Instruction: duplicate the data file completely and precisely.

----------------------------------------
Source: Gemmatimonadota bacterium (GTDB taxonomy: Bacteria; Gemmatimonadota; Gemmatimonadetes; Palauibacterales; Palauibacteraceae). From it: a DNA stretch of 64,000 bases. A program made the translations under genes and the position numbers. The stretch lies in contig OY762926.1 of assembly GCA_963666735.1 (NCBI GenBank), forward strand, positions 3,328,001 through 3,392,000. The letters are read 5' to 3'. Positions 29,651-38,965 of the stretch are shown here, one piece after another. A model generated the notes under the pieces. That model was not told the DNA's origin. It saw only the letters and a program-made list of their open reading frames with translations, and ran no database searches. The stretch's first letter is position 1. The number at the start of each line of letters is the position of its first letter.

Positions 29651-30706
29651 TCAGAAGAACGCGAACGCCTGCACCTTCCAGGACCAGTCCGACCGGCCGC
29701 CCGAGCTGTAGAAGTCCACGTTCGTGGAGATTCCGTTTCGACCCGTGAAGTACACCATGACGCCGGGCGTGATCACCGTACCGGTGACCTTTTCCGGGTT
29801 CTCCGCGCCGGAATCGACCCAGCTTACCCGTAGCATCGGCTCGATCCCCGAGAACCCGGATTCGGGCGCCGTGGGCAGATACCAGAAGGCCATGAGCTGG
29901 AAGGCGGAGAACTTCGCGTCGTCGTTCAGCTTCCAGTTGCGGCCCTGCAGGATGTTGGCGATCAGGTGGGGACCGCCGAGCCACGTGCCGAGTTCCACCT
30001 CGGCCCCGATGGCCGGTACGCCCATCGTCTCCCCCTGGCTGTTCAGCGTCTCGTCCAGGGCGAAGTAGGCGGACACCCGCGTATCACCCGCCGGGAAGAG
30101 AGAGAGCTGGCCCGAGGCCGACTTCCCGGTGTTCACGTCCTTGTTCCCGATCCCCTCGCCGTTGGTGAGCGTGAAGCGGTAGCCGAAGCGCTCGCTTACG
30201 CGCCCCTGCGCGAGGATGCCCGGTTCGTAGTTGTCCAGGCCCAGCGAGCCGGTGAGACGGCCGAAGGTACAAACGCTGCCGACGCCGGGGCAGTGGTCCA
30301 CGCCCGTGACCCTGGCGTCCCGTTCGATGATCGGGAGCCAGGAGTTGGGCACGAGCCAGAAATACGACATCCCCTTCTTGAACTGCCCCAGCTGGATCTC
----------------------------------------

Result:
Source: Gemmatimonadota bacterium (GTDB taxonomy: Bacteria; Gemmatimonadota; Gemmatimonadetes; Palauibacterales; Palauibacteraceae). From it: a DNA stretch of 64,000 bases. A program made the translations under genes and the position numbers. The stretch lies in contig OY762926.1 of assembly GCA_963666735.1 (NCBI GenBank), forward strand, positions 3,328,001 through 3,392,000. The letters are read 5' to 3'. Positions 29,651-38,965 of the stretch are shown here, one piece after another. A model generated the notes under the pieces. That model was not told the DNA's origin. It saw only the letters and a program-made list of their open reading frames with translations, and ran no database searches. The stretch's first letter is position 1. The number at the start of each line of letters is the position of its first letter.

Positions 29651-30706
29651 TCAGAAGAACGCGAACGCCTGCACCTTCCAGGACCAGTCCGACCGGCCGC
29701 CCGAGCTGTAGAAGTCCACGTTCGTGGAGATTCCGTTTCGACCCGTGAAGTACACCATGACGCCGGGCGTGATCACCGTACCGGTGACCTTTTCCGGGTT
29801 CTCCGCGCCGGAATCGACCCAGCTTACCCGTAGCATCGGCTCGATCCCCGAGAACCCGGATTCGGGCGCCGTGGGCAGATACCAGAAGGCCATGAGCTGG
29901 AAGGCGGAGAACTTCGCGTCGTCGTTCAGCTTCCAGTTGCGGCCCTGCAGGATGTTGGCGATCAGGTGGGGACCGCCGAGCCACGTGCCGAGTTCCACCT
30001 CGGCCCCGATGGCCGGTACGCCCATCGTCTCCCCCTGGCTGTTCAGCGTCTCGTCCAGGGCGAAGTAGGCGGACACCCGCGTATCACCCGCCGGGAAGAG
30101 AGAGAGCTGGCCCGAGGCCGACTTCCCGGTGTTCACGTCCTTGTTCCCGATCCCCTCGCCGTTGGTGAGCGTGAAGCGGTAGCCGAAGCGCTCGCTTACG
30201 CGCCCCTGCGCGAGGATGCCCGGTTCGTAGTTGTCCAGGCCCAGCGAGCCGGTGAGACGGCCGAAGGTACAAACGCTGCCGACGCCGGGGCAGTGGTCCA
30301 CGCCCGTGACCCTGGCGTCCCGTTCGATGATCGGGAGCCAGGAGTTGGGCACGAGCCAGAAATACGACATCCCCTTCTTGAACTGCCCCAGCTGGATCTC